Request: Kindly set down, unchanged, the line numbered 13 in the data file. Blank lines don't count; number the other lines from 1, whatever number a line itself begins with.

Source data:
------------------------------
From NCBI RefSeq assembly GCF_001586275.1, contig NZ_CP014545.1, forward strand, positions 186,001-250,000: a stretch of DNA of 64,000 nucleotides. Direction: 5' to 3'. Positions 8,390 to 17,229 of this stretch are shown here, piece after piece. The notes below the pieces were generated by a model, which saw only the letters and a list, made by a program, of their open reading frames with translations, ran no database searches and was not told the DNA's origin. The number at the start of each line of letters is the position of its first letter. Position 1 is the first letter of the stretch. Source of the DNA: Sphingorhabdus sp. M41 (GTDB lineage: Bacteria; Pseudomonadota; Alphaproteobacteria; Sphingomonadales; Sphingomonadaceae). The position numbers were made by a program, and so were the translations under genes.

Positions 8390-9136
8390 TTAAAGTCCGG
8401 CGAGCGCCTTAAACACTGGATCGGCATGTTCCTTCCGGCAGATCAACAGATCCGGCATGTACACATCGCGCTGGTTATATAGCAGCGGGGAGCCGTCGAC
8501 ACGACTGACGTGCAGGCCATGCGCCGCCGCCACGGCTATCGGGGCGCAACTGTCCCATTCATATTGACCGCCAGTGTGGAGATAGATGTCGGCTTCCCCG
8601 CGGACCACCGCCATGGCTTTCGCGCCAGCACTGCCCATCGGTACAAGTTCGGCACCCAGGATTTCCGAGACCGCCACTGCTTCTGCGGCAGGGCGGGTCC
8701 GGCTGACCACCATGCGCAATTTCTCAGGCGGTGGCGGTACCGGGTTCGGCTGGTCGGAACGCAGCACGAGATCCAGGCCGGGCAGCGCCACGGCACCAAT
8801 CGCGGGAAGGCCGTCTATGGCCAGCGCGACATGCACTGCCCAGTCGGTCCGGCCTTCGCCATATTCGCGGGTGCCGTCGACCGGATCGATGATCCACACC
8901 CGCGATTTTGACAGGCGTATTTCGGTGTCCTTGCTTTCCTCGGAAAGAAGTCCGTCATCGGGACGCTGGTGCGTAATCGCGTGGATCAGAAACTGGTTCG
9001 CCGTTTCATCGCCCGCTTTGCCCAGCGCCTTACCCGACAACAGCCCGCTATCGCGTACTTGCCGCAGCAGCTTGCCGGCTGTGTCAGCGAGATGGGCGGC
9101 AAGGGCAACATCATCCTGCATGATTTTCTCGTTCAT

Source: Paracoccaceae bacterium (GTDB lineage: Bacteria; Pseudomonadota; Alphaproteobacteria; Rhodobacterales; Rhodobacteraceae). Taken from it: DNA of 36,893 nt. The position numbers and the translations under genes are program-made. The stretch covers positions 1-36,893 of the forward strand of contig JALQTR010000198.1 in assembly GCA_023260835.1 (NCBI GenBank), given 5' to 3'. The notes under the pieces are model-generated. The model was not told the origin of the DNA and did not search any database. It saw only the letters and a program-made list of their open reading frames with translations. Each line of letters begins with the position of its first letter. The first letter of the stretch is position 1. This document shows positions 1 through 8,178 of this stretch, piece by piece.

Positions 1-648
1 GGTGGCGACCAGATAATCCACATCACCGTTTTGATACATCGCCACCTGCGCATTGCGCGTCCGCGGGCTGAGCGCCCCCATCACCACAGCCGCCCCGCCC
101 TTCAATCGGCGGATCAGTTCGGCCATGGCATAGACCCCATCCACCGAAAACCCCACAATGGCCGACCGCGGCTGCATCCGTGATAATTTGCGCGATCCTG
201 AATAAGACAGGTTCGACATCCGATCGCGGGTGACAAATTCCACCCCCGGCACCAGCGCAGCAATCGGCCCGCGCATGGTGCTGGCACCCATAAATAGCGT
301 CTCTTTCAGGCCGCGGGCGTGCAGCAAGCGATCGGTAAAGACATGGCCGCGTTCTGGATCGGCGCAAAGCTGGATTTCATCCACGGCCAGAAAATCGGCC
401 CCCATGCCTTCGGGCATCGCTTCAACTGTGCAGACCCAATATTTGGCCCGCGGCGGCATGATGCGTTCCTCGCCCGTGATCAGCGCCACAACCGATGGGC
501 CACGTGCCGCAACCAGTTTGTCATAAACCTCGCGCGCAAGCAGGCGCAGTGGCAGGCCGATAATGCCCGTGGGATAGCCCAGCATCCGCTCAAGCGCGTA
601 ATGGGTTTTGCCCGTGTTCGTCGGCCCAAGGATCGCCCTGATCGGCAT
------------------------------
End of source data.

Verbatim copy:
Positions 1-648